The pompa circensis, the procession which preceded the chariot races in the arena, was both a prominent political pageant and a hallowed religious ritual. Traversing a landscape of memory, the procession wove together spaces and institutions, monuments and performers, gods and humans into an image of the city, whose contours shifted as Rome changed. In the late Republic, the parade produced an image of Rome as the senate and the people with their gods - a deeply traditional symbol of the city which was transformed during the empire when an imperial image was built on top of the republican one. In late antiquity, the procession fashioned a multiplicity of Romes: imperial, traditional, and Christian. In this book, Jacob A. Latham explores the webs of symbolic meanings in the play between performance and itinerary, tracing the transformations of the circus procession from the late Republic to late antiquity.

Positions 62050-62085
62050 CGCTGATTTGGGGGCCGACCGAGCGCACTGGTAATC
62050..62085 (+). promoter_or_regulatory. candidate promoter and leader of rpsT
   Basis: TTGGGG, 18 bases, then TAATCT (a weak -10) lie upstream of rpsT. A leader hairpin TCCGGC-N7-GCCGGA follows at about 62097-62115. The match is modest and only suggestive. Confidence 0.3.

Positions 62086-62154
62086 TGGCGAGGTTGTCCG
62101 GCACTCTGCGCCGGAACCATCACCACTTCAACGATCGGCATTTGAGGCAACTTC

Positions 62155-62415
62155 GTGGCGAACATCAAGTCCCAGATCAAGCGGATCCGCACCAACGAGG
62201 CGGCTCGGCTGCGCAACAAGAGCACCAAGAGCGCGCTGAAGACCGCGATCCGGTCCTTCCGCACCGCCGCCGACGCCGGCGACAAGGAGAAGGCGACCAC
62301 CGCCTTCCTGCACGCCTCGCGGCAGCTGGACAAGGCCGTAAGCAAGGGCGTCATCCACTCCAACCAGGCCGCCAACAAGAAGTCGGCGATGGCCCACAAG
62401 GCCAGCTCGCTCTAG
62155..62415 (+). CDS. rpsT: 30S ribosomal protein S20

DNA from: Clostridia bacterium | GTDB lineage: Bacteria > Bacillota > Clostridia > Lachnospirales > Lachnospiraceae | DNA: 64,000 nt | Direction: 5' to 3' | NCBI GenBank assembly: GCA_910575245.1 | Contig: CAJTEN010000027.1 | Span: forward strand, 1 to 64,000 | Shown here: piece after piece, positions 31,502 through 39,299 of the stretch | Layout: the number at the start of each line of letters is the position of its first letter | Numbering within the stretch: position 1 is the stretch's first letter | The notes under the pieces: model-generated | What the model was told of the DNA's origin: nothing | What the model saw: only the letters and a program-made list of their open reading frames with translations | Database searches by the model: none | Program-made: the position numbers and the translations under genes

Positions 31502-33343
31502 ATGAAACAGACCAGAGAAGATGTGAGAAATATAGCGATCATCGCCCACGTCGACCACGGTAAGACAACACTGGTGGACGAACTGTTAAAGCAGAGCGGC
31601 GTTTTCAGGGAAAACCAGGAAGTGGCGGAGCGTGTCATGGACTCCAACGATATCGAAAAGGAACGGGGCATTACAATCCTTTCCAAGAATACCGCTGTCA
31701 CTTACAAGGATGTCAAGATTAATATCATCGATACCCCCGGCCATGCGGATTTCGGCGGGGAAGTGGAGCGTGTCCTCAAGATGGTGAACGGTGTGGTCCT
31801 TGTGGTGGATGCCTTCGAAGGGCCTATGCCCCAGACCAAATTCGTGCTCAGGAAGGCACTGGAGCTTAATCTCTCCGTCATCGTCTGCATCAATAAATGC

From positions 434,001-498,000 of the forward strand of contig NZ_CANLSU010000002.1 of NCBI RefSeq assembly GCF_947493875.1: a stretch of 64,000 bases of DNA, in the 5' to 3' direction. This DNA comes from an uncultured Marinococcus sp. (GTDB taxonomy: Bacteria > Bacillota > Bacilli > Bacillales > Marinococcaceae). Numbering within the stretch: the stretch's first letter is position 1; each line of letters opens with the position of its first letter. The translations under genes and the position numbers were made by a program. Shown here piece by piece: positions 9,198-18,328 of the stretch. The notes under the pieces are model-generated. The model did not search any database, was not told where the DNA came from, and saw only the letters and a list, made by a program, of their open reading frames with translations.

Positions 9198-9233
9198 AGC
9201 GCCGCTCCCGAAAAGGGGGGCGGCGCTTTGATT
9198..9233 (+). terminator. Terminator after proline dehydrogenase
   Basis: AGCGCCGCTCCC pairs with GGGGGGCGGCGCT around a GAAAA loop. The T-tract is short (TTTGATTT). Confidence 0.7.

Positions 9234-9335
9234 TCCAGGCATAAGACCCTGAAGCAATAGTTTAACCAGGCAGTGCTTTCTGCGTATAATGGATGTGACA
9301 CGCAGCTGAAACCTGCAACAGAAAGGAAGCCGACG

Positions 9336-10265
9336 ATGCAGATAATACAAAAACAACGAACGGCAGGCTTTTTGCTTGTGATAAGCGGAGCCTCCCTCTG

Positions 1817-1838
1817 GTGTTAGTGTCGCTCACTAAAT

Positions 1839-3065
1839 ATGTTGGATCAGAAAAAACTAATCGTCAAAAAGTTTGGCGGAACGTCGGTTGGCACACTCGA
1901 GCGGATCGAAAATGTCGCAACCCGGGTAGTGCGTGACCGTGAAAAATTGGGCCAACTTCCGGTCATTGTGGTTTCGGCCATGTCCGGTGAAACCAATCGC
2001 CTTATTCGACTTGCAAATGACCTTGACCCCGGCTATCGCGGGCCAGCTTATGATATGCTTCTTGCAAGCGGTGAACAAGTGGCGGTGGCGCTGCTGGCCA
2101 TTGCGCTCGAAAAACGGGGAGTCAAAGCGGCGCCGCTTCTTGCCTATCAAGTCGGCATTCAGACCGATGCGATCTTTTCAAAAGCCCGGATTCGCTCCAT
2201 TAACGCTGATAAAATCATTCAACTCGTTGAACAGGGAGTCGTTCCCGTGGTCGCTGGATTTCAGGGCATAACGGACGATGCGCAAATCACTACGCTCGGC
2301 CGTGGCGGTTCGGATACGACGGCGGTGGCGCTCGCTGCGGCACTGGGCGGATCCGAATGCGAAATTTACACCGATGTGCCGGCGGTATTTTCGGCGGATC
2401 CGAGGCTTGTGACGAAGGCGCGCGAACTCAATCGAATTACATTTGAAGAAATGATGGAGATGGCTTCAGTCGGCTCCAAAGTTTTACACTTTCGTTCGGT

Jacob A. Latham is Assistant Professor of History at the University of Tennessee. He has also taught at the University of California, Santa Barbara, the University of California, Los Angeles, and Pomona College, California. He is a historian of the religions of Rome, whose research explores the intersections of religious practice, civic life, and identity in the ancient Mediterranean world. He was awarded the 2005-6 Arthur Ross Pre-Doctoral Rome Prize Fellowship by the American Academy in Rome and the 2014 Best First Article Award by the North American Patristics Society. His work has appeared in Church History, History of Religions, the Journal of Religion, and Memoirs of the American Academy in Rome and a number of edited volumes.